The Bookshelf, The Parlor, The Young Texas Reader, and the Monthly

The Texas Bookshelf is different from the The Texas Parlor, http://texasparlor.blogspot.com/ . The Texas Parlor carries "general" bookish information and non-book information and even different Texana news and notes of use to the bibliographically challenged and other nosey folks intersted in historical, literary, and cultural observations. Will's Texana Monthly may carry material from either blog, but extends itself beyond those, especially for longer compilations or treatments. The Monthly, the Bookshelf and the Parlor are all companions. So, is the Young Texas Reader http://youngtexasreader.blogspot.com/ which specialized on books and such things for the youngest to the teenagers.

Tuesday, June 3, 2008

Amazing Grace - Spence


Amazing Faith of Texas: Common Ground on Higher Ground.


By Roy Spence with the People of Texas. Stories collected and edited by Mike Blair and photography by Randal Ford. Austin: GSD&M/Idea City Press, 2006. Many color photos. 156 large pages. Pictorial jacket. ISBN 987-0-9722825-2-9 Hardback and black cloth, $24.95. http://www.amazingfaithoftexas.com/
A photo of a person, a church, temple or synagogue, or natural or urban landscape is on most alternate pages facing a classic quotation or a story by or about a person or congregation or spiritual matter tucked into the folds of Texas. Between the covers you’ll find Methodists, Baptists, Catholics, Presbyterians, Episcopalians, Mennonites, other Christians, Native American shaman, Unitarians, Jews, Moslems, Bahi’a advocates, Hindus, Buddhists, and of course the unconventional Texan, according to conventional standards, but God may have other standards.

Ron Conatser, rodeo cowboy and preacher at the Risin Sun Cowboy Church, shares that God “Bought me this dance hall in ’91 and got [me] busy preachin’ the Word of God to whoever walks in the door. We’re a Word church. No denomination. Just a place where people can come just the way they are and worship God. Pretty simple. No red tape.” Pastor Rudy Rasmus explains “Faith is like riding in a car with Ray Charles driving.” Evelyn Romig, from Howard Payne University, muses “I think Jesus looks at us today and says, ‘What did you miss in what I said about loving one another?’” Carlisle Vandervoort, a Hindu in her meditative posture, may agree, “Now I try to see God in everyone. And that’s a real test sometimes.” Houston mayor Bill White recalls that during the Katrina rescue certain passages gave him action, “When I was hungry, you fed me….” Bob Decker, a policeman, recounts “Life is a freeway to God,” and that freeway led him to help the people in the paper houses across the border. Liz Melton goes to the “Church of Nature” to fly fish and watch the sun, the birds, and the ripple of the river, and Anna Huff finds religion in the trees. The most beautiful photo portrait is of Eduardo Salmon, a WWII Vet, and he recalls “I remember sitting in a foxhole in the Ardennes forest. It was freezing. The artillery was crashing all around us; bullets were flying…,” and he later reflects “I don’t understand why it bothers some people that someone may worship differently from them.”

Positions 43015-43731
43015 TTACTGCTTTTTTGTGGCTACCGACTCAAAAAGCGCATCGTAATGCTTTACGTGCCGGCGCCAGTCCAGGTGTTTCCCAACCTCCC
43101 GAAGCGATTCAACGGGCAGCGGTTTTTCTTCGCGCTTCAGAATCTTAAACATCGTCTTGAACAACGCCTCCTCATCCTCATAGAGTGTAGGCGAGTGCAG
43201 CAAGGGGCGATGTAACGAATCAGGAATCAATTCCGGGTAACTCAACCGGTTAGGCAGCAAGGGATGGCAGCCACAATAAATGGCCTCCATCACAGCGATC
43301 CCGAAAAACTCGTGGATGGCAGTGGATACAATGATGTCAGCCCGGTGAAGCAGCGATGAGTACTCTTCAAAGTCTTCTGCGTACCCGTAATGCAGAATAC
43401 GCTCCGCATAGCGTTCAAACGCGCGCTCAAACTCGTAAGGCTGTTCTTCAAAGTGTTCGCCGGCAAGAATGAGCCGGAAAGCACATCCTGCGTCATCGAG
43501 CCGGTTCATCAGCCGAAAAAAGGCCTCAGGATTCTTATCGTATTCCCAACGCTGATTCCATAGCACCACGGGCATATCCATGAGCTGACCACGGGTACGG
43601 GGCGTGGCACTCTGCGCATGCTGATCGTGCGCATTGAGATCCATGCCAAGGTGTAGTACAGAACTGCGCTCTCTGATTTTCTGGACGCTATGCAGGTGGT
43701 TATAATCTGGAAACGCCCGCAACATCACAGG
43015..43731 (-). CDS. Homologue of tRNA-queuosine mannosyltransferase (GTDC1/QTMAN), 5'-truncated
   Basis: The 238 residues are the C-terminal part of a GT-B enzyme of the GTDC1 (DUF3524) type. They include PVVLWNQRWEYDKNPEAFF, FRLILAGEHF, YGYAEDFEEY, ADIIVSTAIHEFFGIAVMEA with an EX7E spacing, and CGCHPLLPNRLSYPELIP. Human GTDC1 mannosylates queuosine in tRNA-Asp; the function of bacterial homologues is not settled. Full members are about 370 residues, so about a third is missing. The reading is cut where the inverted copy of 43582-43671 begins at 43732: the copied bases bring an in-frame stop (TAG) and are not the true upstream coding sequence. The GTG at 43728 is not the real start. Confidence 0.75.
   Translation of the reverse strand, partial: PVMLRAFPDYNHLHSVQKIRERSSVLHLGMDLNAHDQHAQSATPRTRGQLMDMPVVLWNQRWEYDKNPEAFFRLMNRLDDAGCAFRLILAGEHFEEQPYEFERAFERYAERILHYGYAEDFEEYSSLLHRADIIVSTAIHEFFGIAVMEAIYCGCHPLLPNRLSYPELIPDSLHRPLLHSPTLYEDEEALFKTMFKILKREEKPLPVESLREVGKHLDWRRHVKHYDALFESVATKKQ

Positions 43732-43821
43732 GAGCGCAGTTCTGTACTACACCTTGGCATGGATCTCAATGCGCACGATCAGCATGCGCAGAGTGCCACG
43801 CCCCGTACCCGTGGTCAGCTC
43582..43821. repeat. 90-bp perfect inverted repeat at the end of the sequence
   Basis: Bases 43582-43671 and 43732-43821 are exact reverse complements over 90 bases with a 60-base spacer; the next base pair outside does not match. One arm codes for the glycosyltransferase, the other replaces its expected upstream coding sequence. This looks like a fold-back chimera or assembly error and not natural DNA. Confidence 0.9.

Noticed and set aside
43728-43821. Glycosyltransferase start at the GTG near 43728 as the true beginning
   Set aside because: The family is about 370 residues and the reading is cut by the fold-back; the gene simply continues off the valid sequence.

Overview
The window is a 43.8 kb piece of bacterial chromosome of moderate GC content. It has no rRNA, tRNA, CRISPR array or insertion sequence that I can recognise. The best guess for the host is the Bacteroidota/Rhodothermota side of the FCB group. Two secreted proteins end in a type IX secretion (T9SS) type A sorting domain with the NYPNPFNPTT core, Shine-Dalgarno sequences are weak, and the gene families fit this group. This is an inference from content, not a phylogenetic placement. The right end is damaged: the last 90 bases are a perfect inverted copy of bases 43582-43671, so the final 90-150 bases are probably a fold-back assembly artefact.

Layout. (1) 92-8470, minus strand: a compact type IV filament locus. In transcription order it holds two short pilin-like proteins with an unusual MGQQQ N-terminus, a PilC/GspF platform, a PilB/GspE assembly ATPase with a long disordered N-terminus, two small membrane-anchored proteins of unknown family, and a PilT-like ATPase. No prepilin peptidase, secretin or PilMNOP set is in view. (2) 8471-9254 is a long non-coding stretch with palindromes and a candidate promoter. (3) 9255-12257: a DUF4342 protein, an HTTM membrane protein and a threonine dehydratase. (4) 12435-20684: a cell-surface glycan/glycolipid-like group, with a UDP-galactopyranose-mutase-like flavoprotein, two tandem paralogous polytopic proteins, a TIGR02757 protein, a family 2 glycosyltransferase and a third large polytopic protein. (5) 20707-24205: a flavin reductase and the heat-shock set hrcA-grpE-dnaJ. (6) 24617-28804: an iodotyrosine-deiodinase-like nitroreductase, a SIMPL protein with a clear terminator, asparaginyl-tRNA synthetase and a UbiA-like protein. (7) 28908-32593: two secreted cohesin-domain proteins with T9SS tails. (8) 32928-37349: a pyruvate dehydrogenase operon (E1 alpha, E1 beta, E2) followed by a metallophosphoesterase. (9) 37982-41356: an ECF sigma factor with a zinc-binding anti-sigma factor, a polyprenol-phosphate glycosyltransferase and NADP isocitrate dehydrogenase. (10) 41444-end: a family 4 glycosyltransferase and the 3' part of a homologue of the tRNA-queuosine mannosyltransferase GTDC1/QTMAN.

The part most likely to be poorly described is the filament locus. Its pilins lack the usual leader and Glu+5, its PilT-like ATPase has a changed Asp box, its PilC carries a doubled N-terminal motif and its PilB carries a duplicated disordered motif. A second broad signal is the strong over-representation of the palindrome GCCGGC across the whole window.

Spence’s volume is divided into three parts, like a three-point sermon maybe: “Common Ground Found in Faith,” “Common Ground Found in the Golden Rule,” and “Common Ground Found in Values.” If you find the book and turn the pages without finding your heart strangely warmed, you’ve got the wrong book.

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